Inflammation in Alzheimer disease-a brief review of the basic science and clinical literature

Cold Spring Harb Perspect Med. 2012 Jan;2(1):a006346. doi: 10.1101/cshperspect.a006346.


Biochemical and neuropathological studies of brains from individuals with Alzheimer disease (AD) provide clear evidence for an activation of inflammatory pathways, and long-term use of anti-inflammatory drugs is linked with reduced risk to develop the disease. As cause and effect relationships between inflammation and AD are being worked out, there is a realization that some components of this complex molecular and cellular machinery are most likely promoting pathological processes leading to AD, whereas other components serve to do the opposite. The challenge will be to find ways of fine tuning inflammation to delay, prevent, or treat AD.

Publication types

  • Research Support, N.I.H., Extramural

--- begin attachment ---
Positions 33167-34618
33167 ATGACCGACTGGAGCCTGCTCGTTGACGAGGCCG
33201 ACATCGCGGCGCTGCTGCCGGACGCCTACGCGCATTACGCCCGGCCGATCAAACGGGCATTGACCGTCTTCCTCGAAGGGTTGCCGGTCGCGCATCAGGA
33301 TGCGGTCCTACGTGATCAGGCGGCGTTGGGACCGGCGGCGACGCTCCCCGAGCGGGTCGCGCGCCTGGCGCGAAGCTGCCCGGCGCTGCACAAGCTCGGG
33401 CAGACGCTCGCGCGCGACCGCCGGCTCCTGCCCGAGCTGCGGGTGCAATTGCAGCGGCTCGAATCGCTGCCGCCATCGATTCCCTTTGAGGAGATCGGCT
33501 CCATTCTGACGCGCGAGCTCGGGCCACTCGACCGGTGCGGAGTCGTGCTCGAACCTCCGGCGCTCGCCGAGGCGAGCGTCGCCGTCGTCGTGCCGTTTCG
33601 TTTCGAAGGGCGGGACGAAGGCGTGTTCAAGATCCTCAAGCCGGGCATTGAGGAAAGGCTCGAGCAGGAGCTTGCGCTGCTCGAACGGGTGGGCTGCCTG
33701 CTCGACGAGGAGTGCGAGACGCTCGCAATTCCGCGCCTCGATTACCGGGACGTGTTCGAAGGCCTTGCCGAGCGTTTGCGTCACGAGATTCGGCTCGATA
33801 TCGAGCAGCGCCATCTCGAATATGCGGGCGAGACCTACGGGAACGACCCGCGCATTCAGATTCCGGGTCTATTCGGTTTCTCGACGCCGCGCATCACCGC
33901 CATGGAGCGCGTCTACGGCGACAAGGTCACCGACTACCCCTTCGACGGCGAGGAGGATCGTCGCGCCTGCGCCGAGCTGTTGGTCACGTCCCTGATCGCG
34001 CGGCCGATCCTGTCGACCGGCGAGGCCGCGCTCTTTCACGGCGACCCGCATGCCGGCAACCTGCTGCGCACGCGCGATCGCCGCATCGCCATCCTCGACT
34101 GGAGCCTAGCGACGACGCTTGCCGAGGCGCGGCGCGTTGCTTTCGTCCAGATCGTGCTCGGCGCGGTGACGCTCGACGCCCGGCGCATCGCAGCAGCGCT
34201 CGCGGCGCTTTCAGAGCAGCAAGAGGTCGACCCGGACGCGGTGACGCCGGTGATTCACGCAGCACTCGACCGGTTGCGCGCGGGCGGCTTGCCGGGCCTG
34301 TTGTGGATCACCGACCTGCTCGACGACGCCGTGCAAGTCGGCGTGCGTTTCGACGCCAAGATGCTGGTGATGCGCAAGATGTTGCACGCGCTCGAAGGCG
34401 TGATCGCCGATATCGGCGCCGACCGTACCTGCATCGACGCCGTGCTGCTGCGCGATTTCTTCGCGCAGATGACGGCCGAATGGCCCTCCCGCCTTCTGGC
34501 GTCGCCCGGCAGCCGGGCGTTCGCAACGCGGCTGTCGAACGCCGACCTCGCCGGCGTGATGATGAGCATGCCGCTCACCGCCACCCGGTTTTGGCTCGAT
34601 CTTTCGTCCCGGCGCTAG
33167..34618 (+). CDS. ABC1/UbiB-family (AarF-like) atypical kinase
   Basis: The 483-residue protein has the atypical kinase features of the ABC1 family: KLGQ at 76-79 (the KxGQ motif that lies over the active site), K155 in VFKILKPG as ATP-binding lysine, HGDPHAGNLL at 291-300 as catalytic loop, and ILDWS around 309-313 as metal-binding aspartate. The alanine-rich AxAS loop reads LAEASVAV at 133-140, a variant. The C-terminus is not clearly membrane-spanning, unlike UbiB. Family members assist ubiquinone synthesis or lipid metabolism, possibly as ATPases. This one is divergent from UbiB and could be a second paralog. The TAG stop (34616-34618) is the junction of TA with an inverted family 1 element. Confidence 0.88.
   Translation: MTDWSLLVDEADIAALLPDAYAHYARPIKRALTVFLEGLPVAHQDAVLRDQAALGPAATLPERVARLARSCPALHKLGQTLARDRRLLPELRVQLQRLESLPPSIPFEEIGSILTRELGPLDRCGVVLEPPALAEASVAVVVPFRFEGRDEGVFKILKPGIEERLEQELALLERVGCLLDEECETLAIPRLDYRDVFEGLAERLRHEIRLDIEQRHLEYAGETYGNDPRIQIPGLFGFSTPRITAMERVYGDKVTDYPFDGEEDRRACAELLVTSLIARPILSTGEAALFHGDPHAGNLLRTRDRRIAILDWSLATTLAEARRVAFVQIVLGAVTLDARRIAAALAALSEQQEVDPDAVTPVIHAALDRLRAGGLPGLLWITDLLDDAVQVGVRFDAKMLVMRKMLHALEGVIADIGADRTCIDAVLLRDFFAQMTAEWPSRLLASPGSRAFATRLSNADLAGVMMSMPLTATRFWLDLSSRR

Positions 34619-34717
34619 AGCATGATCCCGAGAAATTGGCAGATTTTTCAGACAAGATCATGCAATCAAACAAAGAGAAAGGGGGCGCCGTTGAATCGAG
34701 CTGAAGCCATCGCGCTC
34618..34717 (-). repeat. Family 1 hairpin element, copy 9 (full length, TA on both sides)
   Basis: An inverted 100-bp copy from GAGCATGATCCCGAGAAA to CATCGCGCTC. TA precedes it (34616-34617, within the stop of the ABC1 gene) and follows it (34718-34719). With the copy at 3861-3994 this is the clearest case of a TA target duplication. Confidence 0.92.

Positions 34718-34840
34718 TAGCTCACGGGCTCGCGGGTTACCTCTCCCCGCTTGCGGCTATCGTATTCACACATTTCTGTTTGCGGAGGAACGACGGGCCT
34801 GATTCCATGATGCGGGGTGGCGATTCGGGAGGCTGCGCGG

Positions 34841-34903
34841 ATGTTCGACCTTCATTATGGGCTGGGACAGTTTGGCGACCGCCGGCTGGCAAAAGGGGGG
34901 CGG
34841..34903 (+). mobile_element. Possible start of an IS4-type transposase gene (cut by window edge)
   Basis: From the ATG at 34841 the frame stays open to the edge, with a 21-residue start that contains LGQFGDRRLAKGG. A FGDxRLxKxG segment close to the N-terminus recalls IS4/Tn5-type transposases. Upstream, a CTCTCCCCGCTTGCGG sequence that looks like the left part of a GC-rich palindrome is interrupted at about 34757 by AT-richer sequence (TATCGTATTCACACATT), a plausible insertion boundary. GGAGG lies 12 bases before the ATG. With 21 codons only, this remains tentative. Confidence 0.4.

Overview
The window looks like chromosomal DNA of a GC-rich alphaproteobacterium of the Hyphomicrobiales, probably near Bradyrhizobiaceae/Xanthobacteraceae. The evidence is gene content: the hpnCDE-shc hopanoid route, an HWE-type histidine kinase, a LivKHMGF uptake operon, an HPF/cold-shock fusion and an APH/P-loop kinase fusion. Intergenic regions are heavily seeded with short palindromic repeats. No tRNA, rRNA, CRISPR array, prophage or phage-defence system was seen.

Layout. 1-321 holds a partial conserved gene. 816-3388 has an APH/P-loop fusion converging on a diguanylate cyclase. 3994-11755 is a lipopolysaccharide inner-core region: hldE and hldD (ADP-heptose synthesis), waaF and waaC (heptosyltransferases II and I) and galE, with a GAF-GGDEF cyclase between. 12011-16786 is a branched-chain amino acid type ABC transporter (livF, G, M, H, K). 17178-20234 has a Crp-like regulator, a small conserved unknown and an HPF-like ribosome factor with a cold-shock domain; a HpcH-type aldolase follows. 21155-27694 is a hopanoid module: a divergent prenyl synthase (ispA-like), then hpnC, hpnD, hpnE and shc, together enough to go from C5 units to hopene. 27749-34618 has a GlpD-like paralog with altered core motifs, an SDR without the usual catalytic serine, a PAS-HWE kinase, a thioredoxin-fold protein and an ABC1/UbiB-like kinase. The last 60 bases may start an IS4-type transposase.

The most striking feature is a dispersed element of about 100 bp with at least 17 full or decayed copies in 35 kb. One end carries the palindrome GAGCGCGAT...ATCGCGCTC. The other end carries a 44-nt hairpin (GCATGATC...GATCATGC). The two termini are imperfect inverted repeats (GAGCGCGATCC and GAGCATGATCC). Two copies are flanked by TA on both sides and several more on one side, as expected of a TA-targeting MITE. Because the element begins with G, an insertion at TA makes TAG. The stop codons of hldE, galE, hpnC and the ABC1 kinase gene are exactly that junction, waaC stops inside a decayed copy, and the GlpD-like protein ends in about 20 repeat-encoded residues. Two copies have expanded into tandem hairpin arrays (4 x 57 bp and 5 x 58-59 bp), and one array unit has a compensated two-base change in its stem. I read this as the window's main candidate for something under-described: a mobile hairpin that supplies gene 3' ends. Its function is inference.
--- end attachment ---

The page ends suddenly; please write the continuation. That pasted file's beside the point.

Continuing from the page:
• Research Support, U.S. Gov't, Non-P.H.S.
  • Review

MeSH terms

  • Alzheimer Disease / genetics
  • Alzheimer Disease / pathology*
  • Alzheimer Disease / prevention & control
  • Animals
  • Anti-Inflammatory Agents / therapeutic use
  • Arachidonic Acid / metabolism
  • Astrocytes / pathology
  • Clinical Trials as Topic
  • Complement Activation / physiology
  • Complement System Proteins / physiology
  • Cytokines / physiology
  • Encephalitis / pathology*
  • Humans
  • Mice
  • Microglia / pathology
  • Neurons / pathology
  • Oligodendroglia / pathology
  • Polymorphism, Genetic / genetics
  • Prostaglandin-Endoperoxide Synthases / physiology
  • Toll-Like Receptors / physiology


  • Anti-Inflammatory Agents
  • Cytokines
  • Toll-Like Receptors
  • Arachidonic Acid
  • Complement System Proteins
  • Prostaglandin-Endoperoxide Synthases